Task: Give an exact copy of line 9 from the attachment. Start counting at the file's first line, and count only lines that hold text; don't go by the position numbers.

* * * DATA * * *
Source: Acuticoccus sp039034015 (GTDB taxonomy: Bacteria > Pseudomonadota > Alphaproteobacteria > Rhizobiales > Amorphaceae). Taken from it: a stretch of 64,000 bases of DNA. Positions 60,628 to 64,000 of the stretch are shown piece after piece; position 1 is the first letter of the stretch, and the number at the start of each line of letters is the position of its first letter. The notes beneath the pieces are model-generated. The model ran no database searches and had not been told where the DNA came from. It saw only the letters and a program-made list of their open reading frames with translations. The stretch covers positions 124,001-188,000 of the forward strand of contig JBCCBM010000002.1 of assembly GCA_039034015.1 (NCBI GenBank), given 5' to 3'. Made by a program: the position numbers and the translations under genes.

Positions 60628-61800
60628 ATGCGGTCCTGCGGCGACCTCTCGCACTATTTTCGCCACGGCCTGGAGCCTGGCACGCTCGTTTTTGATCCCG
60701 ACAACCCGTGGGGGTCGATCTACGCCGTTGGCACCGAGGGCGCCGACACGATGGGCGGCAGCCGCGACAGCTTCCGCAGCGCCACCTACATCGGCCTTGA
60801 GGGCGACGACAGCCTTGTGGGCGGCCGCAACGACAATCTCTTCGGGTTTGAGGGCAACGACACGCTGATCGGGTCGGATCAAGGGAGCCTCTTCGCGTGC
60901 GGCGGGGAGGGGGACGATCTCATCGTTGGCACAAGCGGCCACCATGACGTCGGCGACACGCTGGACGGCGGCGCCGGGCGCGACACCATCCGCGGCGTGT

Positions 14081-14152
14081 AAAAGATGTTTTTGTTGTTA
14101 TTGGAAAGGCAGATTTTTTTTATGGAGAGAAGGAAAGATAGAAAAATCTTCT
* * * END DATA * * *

14101 TTGGAAAGGCAGATTTTTTTTATGGAGAGAAGGAAAGATAGAAAAATCTTCT